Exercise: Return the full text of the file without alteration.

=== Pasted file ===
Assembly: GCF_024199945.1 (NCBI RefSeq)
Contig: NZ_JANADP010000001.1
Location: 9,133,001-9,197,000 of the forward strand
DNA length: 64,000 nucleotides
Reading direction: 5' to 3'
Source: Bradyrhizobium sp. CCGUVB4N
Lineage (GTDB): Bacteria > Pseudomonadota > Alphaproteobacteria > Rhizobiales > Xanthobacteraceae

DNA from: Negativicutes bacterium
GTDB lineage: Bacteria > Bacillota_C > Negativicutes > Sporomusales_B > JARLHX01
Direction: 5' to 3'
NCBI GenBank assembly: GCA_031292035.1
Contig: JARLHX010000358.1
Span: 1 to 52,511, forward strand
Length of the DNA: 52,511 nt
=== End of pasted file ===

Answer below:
Assembly: GCF_024199945.1 (NCBI RefSeq)
Contig: NZ_JANADP010000001.1
Location: 9,133,001-9,197,000 of the forward strand
DNA length: 64,000 nucleotides
Reading direction: 5' to 3'
Source: Bradyrhizobium sp. CCGUVB4N
Lineage (GTDB): Bacteria > Pseudomonadota > Alphaproteobacteria > Rhizobiales > Xanthobacteraceae

DNA from: Negativicutes bacterium
GTDB lineage: Bacteria > Bacillota_C > Negativicutes > Sporomusales_B > JARLHX01
Direction: 5' to 3'
NCBI GenBank assembly: GCA_031292035.1
Contig: JARLHX010000358.1
Span: 1 to 52,511, forward strand
Length of the DNA: 52,511 nt